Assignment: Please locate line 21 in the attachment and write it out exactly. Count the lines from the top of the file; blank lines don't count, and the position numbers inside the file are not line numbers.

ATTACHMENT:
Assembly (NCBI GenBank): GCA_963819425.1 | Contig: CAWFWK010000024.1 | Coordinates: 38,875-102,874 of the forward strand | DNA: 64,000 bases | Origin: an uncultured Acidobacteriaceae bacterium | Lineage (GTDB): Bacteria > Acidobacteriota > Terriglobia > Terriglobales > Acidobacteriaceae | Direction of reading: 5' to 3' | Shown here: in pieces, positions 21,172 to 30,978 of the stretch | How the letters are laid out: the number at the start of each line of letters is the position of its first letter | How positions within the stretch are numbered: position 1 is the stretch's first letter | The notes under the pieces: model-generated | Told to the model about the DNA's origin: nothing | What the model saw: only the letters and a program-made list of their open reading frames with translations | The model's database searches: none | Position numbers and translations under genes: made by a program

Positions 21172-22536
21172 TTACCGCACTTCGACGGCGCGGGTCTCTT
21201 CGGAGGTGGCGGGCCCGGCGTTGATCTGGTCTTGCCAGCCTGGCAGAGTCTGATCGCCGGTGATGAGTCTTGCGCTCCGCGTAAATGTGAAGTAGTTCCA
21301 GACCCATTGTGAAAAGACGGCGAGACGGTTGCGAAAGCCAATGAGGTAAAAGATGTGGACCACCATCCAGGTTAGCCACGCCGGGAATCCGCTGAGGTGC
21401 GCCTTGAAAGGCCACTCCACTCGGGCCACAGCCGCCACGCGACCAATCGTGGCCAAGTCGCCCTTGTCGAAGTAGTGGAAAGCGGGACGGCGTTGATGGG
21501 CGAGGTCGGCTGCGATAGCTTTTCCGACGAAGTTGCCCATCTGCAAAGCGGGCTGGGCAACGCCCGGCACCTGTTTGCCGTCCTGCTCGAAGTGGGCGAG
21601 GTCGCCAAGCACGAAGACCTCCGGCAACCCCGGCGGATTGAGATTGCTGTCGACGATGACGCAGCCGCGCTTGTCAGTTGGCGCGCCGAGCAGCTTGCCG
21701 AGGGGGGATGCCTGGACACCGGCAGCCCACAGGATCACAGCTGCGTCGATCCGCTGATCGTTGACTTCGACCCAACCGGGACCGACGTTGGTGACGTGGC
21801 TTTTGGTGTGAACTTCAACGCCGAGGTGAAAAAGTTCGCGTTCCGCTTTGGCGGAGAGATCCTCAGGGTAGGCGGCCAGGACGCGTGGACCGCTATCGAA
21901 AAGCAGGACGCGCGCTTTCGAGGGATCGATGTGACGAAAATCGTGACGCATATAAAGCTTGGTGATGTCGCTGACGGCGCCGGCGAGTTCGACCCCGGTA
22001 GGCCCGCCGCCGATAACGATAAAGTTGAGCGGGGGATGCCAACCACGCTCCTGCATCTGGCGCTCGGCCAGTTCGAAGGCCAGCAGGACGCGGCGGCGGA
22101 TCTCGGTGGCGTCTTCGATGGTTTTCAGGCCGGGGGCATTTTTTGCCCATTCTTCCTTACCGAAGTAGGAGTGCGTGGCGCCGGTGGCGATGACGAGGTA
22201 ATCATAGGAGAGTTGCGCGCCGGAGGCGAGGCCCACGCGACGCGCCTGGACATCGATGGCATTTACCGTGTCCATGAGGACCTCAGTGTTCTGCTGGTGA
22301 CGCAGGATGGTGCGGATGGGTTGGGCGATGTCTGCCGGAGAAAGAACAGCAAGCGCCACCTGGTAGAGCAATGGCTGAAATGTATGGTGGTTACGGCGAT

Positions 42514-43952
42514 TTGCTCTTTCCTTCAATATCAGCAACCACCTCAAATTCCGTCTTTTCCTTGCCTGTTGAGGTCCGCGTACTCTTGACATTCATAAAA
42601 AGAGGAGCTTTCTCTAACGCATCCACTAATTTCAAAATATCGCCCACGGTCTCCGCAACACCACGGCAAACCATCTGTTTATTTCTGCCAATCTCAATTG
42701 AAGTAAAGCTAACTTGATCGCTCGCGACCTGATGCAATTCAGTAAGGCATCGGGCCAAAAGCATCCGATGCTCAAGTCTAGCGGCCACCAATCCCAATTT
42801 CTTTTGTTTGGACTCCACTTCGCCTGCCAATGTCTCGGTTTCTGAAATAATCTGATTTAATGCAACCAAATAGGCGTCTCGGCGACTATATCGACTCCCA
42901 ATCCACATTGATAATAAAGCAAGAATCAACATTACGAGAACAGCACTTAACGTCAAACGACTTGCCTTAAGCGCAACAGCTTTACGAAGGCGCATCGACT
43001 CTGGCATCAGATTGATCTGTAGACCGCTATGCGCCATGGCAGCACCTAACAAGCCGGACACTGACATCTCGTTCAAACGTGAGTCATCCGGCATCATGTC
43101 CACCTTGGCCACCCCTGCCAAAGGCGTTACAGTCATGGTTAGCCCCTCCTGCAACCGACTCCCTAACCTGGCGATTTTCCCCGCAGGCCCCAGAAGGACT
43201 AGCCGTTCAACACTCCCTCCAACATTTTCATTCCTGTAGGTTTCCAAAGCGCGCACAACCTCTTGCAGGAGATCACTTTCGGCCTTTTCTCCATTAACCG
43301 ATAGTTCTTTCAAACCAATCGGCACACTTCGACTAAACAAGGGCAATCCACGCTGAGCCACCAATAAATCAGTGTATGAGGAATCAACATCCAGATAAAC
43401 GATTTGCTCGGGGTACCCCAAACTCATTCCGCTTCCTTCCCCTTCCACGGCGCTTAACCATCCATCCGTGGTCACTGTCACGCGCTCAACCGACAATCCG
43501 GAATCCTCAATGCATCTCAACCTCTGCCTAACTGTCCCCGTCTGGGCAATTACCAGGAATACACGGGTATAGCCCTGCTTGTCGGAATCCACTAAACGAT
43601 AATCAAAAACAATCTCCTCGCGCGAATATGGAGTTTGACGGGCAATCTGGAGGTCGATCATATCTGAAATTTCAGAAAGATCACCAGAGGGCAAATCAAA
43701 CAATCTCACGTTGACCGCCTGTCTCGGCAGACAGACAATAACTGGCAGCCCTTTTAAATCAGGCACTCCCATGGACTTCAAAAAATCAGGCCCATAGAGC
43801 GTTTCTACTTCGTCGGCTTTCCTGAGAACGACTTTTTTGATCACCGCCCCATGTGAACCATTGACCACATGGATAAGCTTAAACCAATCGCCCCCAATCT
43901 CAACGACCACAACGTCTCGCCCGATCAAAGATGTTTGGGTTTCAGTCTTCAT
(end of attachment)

42901 ATCCACATTGATAATAAAGCAAGAATCAACATTACGAGAACAGCACTTAACGTCAAACGACTTGCCTTAAGCGCAACAGCTTTACGAAGGCGCATCGACT